By Buttons Padin
Offshore sailing is one of the most challenging and exhilarating sports in the world, demanding skill, stamina, and courage from those who take part. For sailors, there is nothing quite like the feeling of being out on the open sea. But while offshore sailing can be a thrilling and rewarding experience, it is also dangerous, with sailors facing a range of hazards that can put their lives at risk. One of the most notorious incidents in the history of offshore sailing is the 1979 Fastnet Race, a race of approximately 700 miles from the English Channel across the Irish Sea and back.
On August 11, 1979, a storm with hurricane-force winds hit the yachts competing in that race, causing chaos and devastation. In that race, 75 boats capsized, 5 sank, and 15 sailors lost their lives. Of the 303 yachts that started the race, only 86 finished. The tragedy led to significant changes in the sport, including the development of better communications, weather forecasting, and navigation technologies, improved safety equipment, and more rigorous regulations.
The 2023 edition of the Fastnet Race was also one for the record books. Although no lives were lost, the winds and sea conditions presented extremely difficult and hazardous conditions for the participants. Local sailor Peter McWhinnie aboard his racing his JPK 1080 IN THEORY found himself faced with a difficult decision as skipper. Here’s Pete’s story in his own words:
Offshore sailors embrace discomfort. Perhaps that explains the picture adorning a wall in my home. It is a screen grab from the 2023 Rolex Fastnet Race tracker showing IN THEORY in a small pack leading the 90-boat IRC 2 Class as they beat their way down the English Channel. It is a painful reminder of what might have been.
Moments later the tracker would show IN THEORY turning 180 degrees and heading back towards the relative safety of the Solent, having retired from the race.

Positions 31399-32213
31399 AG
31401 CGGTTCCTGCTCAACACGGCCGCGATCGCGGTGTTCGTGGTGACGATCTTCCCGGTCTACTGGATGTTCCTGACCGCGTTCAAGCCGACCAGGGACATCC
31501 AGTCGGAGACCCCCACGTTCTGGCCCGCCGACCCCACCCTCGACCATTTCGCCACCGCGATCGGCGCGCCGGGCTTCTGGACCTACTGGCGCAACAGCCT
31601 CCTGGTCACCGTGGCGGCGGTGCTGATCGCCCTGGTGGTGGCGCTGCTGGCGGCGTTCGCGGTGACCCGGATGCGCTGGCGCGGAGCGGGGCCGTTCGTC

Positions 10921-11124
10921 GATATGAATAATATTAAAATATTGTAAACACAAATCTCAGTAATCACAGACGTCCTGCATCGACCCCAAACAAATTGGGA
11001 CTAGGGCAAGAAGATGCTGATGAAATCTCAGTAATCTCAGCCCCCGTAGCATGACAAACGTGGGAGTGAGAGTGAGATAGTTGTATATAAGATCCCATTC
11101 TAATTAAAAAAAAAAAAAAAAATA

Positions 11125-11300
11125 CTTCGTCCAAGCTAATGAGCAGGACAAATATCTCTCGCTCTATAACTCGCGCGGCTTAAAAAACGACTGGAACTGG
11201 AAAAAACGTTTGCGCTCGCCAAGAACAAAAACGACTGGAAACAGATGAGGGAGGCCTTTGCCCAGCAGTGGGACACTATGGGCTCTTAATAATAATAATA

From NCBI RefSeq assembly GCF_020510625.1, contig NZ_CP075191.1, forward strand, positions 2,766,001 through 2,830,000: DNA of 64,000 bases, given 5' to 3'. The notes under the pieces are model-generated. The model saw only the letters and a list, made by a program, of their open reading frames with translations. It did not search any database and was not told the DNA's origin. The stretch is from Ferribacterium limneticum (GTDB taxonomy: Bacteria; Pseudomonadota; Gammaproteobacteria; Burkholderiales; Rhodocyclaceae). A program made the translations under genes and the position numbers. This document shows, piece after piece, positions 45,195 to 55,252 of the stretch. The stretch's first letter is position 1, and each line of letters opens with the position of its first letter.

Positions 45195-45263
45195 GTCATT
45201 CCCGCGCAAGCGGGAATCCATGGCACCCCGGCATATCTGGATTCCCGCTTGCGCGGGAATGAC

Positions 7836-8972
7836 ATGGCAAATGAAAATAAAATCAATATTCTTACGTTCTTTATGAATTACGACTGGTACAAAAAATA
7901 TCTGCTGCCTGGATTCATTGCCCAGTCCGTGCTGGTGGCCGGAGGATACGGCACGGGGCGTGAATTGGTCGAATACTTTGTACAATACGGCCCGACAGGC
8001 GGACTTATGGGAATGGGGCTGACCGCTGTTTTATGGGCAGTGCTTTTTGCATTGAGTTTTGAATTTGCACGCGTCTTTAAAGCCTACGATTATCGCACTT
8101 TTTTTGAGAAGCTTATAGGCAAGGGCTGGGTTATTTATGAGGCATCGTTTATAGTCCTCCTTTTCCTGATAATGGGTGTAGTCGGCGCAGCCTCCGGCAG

With over 470 entrants, the 50th Fastnet Race set a record as the largest offshore race ever. While it won’t go down as the most violent (the 1979 Fastnet claimed 15 lives), it got off to a brutal start, with 30-40 knot winds whipping against the current in the English Channel to create 12–15-foot waves that battered the fleet.
We took second class win in the Caribbean 600 earlier this year, proving we are fast in the rough conditions; but after the start of this year’s Fastnet, the VHF provided an unsettling backdrop of Mayday calls and helicopter rescues. One boat sank, several others lost their masts, and many reported injuries. Our crew narrowly avoided disaster when a breaking wave threw our helmsman over the leeward lifelines. He was tethered to the boat and managed to climb back onboard before his crewmates reached him, but not before being dragged in the frigid Channel for a few anxious moments.
The crew pushed on until dusk, but with waves regularly breaking over the boat, darkness making it even harder to steer the boat safely, and still stronger winds expected overnight, we collectively made the difficult decision to turn back.
The reaction from those following at home mixed relief with praise. “Rule #1: make it home,” was a common theme. The crew agreed we made the right call, but with half of the smaller boats in IRC 1 going on to finish, it didn’t make that decision any easier.
Now, next to that picture on the wall is another photo of the mystical Fastnet Rock itself under which is written “2025”. Oh yeah, we’ll be back!